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How do you read a potential energy diagram?
Potential energy diagrams are used to measure the potential energy shifts throughout a reaction and as tracking the trends, they can also help you better grasp the steps present in a reaction.
are used to measure the potential energy shifts throughout a reaction. As well as tracking the trends, they can also help you better grasp the steps present in a reaction.
This picture is a basic PE diagram, like on you would see on a regents, or other tests.
A: This is the potential energy for the reactants, from 0 to where the line stops. (Stage 1)
B: This is the energy required for the reaction to take place, its from the energy in the reactants to the curve, or activation energy. (aka Stage 2)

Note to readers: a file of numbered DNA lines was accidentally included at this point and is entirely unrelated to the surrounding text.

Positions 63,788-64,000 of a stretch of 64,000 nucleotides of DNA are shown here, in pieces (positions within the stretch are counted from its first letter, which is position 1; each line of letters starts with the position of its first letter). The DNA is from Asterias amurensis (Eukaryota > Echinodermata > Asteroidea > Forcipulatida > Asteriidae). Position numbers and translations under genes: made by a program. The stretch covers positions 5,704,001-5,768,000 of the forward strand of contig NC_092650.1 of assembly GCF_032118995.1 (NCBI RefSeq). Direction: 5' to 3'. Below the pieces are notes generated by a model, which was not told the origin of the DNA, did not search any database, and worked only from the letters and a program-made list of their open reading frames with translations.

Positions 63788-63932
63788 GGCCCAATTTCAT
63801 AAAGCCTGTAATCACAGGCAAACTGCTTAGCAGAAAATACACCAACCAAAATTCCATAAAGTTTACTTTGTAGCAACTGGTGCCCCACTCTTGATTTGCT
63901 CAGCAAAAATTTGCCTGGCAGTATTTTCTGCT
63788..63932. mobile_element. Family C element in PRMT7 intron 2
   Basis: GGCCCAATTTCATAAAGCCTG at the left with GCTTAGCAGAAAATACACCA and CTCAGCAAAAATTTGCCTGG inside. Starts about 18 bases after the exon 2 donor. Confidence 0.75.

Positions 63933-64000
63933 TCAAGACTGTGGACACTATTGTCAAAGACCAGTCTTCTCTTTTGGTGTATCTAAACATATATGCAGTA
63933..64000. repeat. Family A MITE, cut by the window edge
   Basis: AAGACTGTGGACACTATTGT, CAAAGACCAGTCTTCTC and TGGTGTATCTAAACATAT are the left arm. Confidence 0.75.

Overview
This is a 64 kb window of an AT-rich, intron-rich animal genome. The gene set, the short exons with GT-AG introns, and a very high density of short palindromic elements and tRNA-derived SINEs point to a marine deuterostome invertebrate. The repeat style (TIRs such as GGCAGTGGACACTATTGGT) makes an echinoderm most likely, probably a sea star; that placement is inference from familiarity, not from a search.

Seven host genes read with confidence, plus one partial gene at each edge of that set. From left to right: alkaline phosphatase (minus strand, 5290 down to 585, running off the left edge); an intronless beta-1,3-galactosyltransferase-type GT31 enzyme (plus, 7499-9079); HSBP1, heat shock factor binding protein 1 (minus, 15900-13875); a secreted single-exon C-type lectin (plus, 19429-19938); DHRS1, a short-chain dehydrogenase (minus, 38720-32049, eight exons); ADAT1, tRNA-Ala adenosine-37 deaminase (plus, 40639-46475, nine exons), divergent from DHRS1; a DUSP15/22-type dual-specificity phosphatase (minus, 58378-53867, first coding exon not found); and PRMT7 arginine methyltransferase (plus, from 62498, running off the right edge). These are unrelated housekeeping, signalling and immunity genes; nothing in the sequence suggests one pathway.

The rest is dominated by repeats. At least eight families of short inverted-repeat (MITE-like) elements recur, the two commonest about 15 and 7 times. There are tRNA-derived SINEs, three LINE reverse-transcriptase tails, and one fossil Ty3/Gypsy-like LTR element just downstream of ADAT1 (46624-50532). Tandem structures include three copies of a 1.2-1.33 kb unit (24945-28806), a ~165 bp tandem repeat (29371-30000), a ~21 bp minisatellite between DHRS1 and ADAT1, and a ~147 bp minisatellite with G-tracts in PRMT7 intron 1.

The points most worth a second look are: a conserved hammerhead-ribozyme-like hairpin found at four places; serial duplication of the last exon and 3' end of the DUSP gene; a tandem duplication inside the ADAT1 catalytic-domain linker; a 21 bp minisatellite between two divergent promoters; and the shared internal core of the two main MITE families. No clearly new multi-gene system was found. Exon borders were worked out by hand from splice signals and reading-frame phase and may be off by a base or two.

C: This is in general of the whole graph, is it sometimes placed to either the left or the right. Its the potential energy of the activated complex, or the total energy involved.
D: This is the energy present in the products. (Stage 3)
Things You Can Tell From This:
The heat of reaction (delta T), this is the difference from the PE of the reactants (A) and the PE of the products (D). Delta T = PE of products - PE of reactants.
Exo Or Endo? You would tell this by whether the products have more or less energy than the reactants. If the products have more (positive heat of reactants), the products line will be higher than the reactants, making it an endothermic reaction, because energy is absorbed. BUT, if the products PE is lower (like this one), the reaction is exo, because you lost heat.
CATALYSTS: These are molecules that lower the activation energy, by providing an alternate path for the reaction to take place. This actually lowers the activation energy, shrinking both the energy of activation (B) and the activated complex (B)